Assessing Criteria For An Advantageous Exit
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"You need two things in order to have the prospect of an acquisition– an existing relationship with your potential acquirer, and showing the acquirer that buying your startup makes more sense than doing it themselves.” According to Hasan Haider, CEO of Tenmou in Bahrain, and Venture Partner looking after the MENA region for 500 Startups, SMEs hoping to successfully exit their respective businesses need to start talking with their potential acquirers as early as possible, with the focus being on developing relationships within those targeted organizations. However, with respect to the Middle East region, Haider notes that the startup ecosystem here is still quite nascent, and hence the path to exit for homegrown enterprises isn’t quite clear as yet. “While there is an active M&A ecosystem in the U.S. of established players acquiring smaller startups for between US$20 million and $50 million, we haven’t seen that emerge in the region yet,” Haider says. “Therefore, starting a startup in the MENA region while purely looking at the exit isn’t feasible as yet, and startups should be more focused on growth and sustainability for now. IPOs, even in a much more developed ecosystem such as the U.S., are quite rare occurrences, and it will take a lot of capital to build up a startup in order to reach an IPO exit in the region.”
But that’s not to say that the region hasn’t seen any exit success stories either- Haider points toward the February 2015 acquisition of Kuwaiti startup Talabat.com by the Germany-based Rocket Internet as being a particularly significant one, which could potentially set the stage for a more viable and thriving startup ecosystem than what it is today. “Talabat.com has a very interesting history, having been acquired and sold two times prior to the final exit,” Haider explains. “The final exit was greater than a 50X return on investment for the last round investors. Further exits at these multiples will lead to venture capital and angel investment to be a viable asset class in the region, and will lead to more investment into startups here. I don’t believe we have had any early exits in the MENA region, as very little M&A activity focusing on startups exists here.”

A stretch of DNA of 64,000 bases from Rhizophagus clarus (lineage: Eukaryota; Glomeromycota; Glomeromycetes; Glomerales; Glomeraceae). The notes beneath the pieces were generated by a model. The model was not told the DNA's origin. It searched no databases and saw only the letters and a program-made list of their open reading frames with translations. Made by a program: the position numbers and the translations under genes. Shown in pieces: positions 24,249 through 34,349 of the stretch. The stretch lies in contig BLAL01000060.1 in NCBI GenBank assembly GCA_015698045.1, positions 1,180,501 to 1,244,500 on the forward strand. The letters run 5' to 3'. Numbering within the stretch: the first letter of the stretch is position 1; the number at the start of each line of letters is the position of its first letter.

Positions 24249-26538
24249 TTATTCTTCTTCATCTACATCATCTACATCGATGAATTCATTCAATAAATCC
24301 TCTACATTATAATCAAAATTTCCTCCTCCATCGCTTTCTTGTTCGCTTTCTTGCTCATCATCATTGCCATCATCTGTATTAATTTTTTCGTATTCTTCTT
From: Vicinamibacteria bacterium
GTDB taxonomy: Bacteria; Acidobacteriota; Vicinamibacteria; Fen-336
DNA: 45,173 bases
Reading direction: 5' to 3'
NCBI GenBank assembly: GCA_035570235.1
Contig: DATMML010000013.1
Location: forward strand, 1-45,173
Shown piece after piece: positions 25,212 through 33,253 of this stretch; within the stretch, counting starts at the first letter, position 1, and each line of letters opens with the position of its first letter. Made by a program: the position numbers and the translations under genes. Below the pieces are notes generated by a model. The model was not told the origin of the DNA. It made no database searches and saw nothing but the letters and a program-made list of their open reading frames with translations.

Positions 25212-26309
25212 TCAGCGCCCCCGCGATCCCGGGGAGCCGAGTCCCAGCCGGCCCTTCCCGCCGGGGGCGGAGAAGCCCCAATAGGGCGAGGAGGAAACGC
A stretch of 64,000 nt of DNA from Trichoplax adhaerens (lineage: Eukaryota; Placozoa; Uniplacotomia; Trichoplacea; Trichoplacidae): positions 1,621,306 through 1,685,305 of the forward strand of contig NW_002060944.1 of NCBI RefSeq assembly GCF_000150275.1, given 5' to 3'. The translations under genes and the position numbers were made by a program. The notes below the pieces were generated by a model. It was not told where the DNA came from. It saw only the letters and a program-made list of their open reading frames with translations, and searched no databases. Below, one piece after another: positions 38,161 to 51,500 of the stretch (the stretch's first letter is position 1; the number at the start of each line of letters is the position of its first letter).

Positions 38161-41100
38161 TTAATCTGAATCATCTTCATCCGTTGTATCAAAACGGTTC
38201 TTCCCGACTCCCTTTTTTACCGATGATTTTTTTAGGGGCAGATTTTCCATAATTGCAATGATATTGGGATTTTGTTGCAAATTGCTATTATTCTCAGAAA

Haider also notes the need for more local players in the MENA region’s acquisition arena, but adds that global entities making an entry in this space is still very much a good thing for the entrepreneurial environment here. “The lack of a regional ecosystem for acquirers and exits needs to be filled by other players,” he says. “The fact that global companies have led the charge in regional exits is, I believe, a positive one, as it has provided liquidity to early investors and has shown that a viable exit from a venture perspective is possible in the region. I would love to see more regional players acquiring regional startups, as that would lead to a sustainable ecosystem; however, in the absence of that, any exit is a good exit as long as investors and founders make a return.”